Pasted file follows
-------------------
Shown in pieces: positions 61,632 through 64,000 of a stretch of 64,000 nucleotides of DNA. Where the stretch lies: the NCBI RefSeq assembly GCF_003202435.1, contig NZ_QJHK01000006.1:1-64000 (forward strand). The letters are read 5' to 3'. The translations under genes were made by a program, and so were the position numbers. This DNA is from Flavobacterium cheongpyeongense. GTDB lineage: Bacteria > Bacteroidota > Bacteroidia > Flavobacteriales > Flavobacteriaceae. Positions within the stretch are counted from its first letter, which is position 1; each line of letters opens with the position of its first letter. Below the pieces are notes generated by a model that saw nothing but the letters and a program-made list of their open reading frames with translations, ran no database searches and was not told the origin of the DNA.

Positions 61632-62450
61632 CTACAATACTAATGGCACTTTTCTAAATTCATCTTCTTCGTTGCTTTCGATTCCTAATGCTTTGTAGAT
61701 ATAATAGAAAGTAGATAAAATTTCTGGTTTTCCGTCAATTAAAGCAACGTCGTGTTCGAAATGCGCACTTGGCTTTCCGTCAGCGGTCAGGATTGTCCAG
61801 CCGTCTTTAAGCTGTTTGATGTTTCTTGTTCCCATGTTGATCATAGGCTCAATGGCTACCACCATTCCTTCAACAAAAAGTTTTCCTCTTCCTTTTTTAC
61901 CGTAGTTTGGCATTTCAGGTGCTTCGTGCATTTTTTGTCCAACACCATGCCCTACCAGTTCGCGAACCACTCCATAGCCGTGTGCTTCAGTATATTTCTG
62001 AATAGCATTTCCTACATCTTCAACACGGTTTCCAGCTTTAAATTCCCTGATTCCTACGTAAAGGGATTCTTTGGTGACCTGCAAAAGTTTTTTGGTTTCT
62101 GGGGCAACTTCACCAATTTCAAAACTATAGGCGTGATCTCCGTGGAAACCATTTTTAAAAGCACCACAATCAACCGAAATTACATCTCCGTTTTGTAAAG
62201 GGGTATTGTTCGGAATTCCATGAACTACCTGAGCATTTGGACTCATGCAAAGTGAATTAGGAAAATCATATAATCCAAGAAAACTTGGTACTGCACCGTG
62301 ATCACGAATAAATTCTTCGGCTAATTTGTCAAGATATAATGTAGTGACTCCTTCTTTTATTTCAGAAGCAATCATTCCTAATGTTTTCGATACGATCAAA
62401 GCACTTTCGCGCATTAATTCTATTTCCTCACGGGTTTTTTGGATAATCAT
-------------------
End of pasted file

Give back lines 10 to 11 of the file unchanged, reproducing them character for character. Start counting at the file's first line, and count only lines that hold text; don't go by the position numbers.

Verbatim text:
62301 ATCACGAATAAATTCTTCGGCTAATTTGTCAAGATATAATGTAGTGACTCCTTCTTTTATTTCAGAAGCAATCATTCCTAATGTTTTCGATACGATCAAA
62401 GCACTTTCGCGCATTAATTCTATTTCCTCACGGGTTTTTTGGATAATCAT